Letters

17 June 1944

Dearest,
The WW2 Letters of Private Melvin W. Johnson -READ VMAIL Received your letter in which you mentioned school being over; also that you received a nice compliment from the director's wife. I'm proud of you for your teaching abilities-as well as for several other nice qualities. Good going. I'll be proud to see you as a stenographer in the Welfare Office likewise. Here's something that ought to interest you: obtain the May 15 issue of Life magazine. Life Magazine, May 15, 1944 There's a picture in it of troops disembarking. I'm not in the picture but----. There're some things about the picture that are closely connected with me. I'll tell you more later. Anyway, keep that picture. Might as well keep the whole magazine. It's the last picture in that particular article. The other day in pistol practice I hit the silhouette target 7 out of 7; one shot was a bulls-eye. Which is fair for a pistol. The weather has been cold and rainy here lately as usual, I might say. It was warm and sunny today, though. I know very little of the Army's plans for my future, and can't tell what little I do know. It's to be expected though that there may be periods of time when I'll be too busy to write. I'm still in England at this writing. In my free time I seem to enjoy reading about as much as anything. I read the Army newspaper, Stars & Stripes, the Yank magazine, as well as Life and Newsweek. Listening to music is a pleasure that we seldom have the opportunity of enjoying. Did hear today though an Army orchestra's rendering of Easter Parade, Man on the Flying Trapeze, and Chloe. There were really well played. I have a particular fondness for the last- named song. It's getting dark (10:35) in the tent, although it'll be fairly light outside until about 11:45 yet. Sunrise at about 4:55 (So time to close).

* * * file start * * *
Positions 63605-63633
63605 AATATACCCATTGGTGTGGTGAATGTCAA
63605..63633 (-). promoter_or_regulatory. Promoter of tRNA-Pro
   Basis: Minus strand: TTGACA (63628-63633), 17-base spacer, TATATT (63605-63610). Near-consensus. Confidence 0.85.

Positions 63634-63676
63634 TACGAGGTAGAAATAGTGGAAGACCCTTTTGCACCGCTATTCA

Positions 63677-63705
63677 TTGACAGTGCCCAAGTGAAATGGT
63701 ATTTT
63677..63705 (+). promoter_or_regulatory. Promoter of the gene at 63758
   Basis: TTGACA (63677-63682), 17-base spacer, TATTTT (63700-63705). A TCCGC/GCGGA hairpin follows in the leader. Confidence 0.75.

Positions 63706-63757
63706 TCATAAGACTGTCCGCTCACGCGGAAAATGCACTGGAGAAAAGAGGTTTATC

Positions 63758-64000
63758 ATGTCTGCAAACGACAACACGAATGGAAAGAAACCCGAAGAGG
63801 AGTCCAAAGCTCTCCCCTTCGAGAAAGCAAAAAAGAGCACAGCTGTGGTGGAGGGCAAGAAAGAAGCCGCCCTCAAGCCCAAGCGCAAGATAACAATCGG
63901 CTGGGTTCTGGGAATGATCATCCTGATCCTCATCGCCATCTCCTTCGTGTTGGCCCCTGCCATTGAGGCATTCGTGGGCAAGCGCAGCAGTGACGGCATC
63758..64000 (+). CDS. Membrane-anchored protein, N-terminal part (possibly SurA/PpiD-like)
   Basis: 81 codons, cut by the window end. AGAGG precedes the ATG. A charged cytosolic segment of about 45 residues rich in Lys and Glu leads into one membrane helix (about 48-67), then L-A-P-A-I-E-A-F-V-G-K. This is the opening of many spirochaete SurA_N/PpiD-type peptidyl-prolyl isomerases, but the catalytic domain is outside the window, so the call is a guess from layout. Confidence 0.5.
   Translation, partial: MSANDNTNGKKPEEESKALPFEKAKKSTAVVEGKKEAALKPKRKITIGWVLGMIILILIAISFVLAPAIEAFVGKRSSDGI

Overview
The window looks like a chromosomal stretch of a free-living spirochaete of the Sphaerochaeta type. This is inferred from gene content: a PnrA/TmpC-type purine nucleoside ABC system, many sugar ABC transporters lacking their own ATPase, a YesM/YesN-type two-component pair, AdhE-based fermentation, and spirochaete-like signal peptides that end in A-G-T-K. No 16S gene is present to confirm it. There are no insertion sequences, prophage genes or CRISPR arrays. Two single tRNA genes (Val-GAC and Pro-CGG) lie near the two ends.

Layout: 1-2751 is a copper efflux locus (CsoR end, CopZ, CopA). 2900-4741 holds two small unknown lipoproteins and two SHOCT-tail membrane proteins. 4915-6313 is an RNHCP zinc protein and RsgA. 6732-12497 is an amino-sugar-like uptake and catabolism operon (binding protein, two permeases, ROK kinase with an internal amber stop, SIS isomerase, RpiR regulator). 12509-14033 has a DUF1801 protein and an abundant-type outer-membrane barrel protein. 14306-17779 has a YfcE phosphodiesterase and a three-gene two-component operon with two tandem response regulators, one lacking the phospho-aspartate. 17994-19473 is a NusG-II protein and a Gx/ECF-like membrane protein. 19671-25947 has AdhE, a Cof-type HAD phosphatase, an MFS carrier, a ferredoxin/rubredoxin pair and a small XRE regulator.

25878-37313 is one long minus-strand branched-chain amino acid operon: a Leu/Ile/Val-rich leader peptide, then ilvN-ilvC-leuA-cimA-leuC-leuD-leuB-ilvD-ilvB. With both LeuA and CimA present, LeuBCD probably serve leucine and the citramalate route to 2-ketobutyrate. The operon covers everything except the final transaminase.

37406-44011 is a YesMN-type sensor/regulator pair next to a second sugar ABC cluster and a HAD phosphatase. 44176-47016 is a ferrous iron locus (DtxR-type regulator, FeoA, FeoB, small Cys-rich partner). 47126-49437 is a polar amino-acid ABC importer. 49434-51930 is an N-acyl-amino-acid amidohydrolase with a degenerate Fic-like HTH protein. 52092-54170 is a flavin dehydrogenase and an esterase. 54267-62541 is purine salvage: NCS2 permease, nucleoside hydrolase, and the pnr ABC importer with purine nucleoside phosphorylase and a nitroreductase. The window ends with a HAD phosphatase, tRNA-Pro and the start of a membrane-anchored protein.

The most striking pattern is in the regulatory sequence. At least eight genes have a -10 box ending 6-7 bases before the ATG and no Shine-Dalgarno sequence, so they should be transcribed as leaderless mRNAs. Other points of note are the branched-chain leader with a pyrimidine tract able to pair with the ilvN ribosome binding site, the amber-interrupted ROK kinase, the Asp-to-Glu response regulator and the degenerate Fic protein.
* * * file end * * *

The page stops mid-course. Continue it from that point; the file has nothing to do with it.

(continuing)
I love you, Melvin